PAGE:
Monthi Fest: The Sixth Pilgrim Stays Webinar
Streamed live Tuesday, 8 September 2020 on Facebook and You Tube
The video can be viewed here:
A special feature on the Nativity was created by our team:
Sixth in our series of webinars, this was a virtual celebration of the traditional Monthi Saibinnichem Fest, conducted jointly with The Hungry Mangy. Breaking from our regular pattern, the event was a mix of music, fun and games with a historical backdrop. Compered by the exuberant Reshma Monteiro, the event kicked off to a festive start with the notes of the hymn ‘Sokkad sangatham melya’, rendered in English. The noted historian and author Alan Machado Prabhu spoke on the Origins of the Feast, tracing its roots from Goa to the churches in Mangalore where the celebration of the Nativity was first introduced by Fr Joachim Miranda.
The event began on a solemn note, Jacqueline Fernandes performing flawlessly the appropriately chosen hymn Ave Maria, which in Latin means Hail Mary. Originally composed in 1825, by the Austrian Franz Schubert, it was sixth in a series of seven songs set for Sir Walter Scott’s poem the Lady of the Lake. The piece was later adapted to sing the Hail Mary in Latin, and it is this hymn version that has since overtaken the original German in popularity. Jacqueline’s rendition was sublime and set the note for more beautiful musical performances to follow.
Alan Machado came on next and provided the historical context of the Monthi Saibinnichem Fest. Alan is the author of three books largely centred on the Mangalorean Catholic Community. His first book was Sarasvati’s Children which was a well received history of the Mangalorean Catholics. He followed his debut novel with Shades within Shadows and Slaves of Sultans, both based on the captivity of the Mangalorean Catholics under Tippu Sultan. He was the speaker at our Third Webinar, which focused on the History of Christianity in Goa.
Alan began by speaking on a statue of Our Lady of the Rosary, dating back to the 16th century and which is preserved at the St Aloysius Museum at Mangalore. He went on to describe the significance of the customs associated with the Fest. Touching upon how this feast was carried by our forefathers when they migrated from Goa to the Canara region, Alan also spoke of how the feast is still celebrated in Goa today.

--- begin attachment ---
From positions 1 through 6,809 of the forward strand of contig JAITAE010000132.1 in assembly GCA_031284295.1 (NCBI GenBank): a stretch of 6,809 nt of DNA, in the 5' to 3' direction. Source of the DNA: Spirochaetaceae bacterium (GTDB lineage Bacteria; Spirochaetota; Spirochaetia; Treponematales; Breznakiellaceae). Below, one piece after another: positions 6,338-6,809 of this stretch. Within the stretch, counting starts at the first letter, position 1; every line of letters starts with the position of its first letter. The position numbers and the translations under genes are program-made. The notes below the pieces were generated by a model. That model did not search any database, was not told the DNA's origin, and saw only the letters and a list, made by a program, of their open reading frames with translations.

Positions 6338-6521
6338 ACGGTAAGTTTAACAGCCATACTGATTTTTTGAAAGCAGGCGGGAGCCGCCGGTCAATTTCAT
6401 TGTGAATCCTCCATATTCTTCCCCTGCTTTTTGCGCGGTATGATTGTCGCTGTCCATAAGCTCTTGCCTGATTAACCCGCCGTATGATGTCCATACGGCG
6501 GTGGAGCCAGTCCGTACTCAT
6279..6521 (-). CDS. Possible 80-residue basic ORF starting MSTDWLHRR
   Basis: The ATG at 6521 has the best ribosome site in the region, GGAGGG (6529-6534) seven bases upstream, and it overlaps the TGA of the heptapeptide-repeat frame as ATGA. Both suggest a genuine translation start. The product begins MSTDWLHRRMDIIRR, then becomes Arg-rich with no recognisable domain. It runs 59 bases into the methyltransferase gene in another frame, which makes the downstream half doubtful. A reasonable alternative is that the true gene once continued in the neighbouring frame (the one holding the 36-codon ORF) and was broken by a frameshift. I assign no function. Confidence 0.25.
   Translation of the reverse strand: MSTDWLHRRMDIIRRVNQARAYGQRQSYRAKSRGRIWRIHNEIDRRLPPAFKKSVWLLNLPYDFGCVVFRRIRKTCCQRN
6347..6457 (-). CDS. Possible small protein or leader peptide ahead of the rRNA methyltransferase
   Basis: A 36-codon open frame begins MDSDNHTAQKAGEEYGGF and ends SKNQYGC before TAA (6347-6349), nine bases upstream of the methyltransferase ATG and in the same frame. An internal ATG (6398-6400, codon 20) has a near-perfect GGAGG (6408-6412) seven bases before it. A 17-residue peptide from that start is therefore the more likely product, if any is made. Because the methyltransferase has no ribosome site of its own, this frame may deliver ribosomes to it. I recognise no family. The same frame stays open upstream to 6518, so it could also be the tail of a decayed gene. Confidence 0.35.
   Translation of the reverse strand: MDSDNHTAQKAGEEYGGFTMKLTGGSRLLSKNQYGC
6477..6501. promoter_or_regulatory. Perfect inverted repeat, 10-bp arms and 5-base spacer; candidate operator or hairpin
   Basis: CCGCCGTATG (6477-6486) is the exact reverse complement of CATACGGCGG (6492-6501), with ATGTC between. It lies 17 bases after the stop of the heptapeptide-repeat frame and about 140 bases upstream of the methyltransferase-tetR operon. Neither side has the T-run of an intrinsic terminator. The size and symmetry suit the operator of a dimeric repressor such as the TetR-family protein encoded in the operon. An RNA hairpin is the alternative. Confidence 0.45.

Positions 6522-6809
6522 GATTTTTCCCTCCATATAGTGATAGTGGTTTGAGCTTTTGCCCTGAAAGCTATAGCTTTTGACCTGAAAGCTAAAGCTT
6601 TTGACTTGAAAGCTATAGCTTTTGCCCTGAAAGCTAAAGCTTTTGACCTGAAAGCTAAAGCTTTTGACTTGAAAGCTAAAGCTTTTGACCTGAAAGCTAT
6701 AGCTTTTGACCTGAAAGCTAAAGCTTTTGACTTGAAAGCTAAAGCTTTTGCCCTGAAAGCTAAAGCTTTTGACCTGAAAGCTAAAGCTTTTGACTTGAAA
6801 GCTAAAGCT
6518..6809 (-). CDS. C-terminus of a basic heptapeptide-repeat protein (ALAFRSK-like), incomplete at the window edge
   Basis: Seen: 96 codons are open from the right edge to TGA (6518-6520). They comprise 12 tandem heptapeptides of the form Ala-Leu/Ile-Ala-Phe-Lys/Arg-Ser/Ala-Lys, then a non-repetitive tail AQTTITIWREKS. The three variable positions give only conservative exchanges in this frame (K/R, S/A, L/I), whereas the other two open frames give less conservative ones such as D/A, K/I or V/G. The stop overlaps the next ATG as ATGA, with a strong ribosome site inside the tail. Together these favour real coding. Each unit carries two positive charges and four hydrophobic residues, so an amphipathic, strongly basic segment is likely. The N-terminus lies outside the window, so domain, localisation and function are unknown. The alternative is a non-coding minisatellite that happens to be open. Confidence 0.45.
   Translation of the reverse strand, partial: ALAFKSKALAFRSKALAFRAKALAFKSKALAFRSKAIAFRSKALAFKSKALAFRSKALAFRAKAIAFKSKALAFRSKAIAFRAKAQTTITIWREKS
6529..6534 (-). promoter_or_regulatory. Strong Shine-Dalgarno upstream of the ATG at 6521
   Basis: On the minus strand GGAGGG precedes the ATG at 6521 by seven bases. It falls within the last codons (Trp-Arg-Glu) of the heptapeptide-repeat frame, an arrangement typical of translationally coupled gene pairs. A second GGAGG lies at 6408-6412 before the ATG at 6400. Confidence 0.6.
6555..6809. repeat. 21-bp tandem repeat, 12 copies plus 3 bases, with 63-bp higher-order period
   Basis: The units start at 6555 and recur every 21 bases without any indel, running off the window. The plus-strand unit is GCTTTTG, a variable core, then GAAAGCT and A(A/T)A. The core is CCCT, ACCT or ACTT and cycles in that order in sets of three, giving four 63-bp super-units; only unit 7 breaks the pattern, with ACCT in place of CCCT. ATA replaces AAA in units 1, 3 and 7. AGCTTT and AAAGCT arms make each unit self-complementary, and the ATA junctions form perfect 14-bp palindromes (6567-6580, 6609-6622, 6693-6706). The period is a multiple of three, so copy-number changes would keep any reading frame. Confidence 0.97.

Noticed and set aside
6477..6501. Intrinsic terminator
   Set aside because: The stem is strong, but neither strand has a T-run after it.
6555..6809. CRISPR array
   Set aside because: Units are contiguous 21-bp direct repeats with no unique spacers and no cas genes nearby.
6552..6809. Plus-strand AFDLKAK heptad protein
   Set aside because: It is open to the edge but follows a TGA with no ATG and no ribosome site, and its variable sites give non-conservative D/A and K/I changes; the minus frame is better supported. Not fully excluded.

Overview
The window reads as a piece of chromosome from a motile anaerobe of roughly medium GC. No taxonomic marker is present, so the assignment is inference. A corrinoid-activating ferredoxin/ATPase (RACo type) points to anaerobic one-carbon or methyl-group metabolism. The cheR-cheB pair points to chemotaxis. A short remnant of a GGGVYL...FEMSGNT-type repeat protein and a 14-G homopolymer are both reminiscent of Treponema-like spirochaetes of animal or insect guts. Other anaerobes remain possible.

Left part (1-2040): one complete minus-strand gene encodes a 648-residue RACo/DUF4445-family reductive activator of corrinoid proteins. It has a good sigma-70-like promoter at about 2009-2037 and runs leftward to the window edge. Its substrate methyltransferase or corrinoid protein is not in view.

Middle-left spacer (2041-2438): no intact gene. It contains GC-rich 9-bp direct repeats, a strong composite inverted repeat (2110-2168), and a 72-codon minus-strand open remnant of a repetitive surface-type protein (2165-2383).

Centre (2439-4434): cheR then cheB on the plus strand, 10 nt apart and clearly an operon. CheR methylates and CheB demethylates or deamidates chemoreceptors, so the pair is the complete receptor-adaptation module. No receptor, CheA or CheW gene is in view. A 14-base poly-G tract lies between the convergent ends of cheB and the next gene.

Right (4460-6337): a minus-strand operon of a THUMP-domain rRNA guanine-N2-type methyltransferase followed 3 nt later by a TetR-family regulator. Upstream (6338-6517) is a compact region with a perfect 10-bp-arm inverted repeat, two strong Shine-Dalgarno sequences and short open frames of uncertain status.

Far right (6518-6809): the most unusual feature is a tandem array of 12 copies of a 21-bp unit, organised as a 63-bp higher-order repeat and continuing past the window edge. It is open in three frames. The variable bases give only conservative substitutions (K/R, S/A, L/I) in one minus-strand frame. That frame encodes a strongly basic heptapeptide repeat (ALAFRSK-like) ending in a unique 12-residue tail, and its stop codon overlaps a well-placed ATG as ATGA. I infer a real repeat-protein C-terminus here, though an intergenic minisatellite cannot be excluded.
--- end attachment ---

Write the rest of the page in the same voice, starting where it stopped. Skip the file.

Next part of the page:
Fr Joachim Miranda from Talaulim parish in Goa is widely credited to have first introduced the Monthi Saibinnichem Fest to Canara. Fr Miranda was first heard of as the parish priest of Gangoli in 1759 and then in Omzur in 1762. He went to serve at Madikeri in Coorg where he ministered to the spiritual needs of the Catholics serving in the army of Haidar Ali. Fr Miranda then went on to establish the Monte Mariano seminary at Farangipete, about 10 kms from Mangalore.
1784, was the most dreadful year in the history of the Mangalore Catholic community, for it was in this year that they taken into captivity by Tippu Sultan and force marched to his capital at Srirangapatna. The effects of the captivity were long lasting. The surviving Catholics renewed their devotion with increased fervour, as they viewed the capitivity as some form of divine retribution for having been lax in the practice of their faith. The Monthi Saibinnichem Fest was revived soon after their return to Canara, and in course of time came to be identified with them. The feast which originated in Goa gradually lost its importance in the land of its birth.
Jessica Fernandes, then came on shortly before the ending of Alan’s segment to sing the Psalm Laudte Dominum, which is traditionally sung in Canara at solemn occasions. Striking once again the the most harmonious notes, Jessica enlivened the segment by her gifted vocals. There was a brief Q & A session where Alan took a couple of the questions raised by the audience.
Namratha Lobo D’Silva came on next and presented the traditional meal served for the Monthi Saibinnichem Fest. All the vegetables were identified and the manner of cooking presented to viewers. Needless to say, this was a very popular segment and came in for much praise. Following her were the Bangalore siblings Joanna and Joshua Ebenezer who hail from a family of talented musicians. They played the Ave Maria, rendered on violin and enthralled the audience with their performance.
Last up, but by no means least, was the real star of the evening- Glen Larson Saldanha. Belting out number after number, close to the Mangalorean heart, his was a performance delivered with aplomb. Fittingly his last number was a cover of the Beatle classic, Let it Be. And that is how things will be until we meet again at our next webinar. Ciao!
[…] day holds added significance for the Mangalorean Catholic community which inhabits India’s south-western coast. 24th February 1784 was an Ash Wednesday and also the […]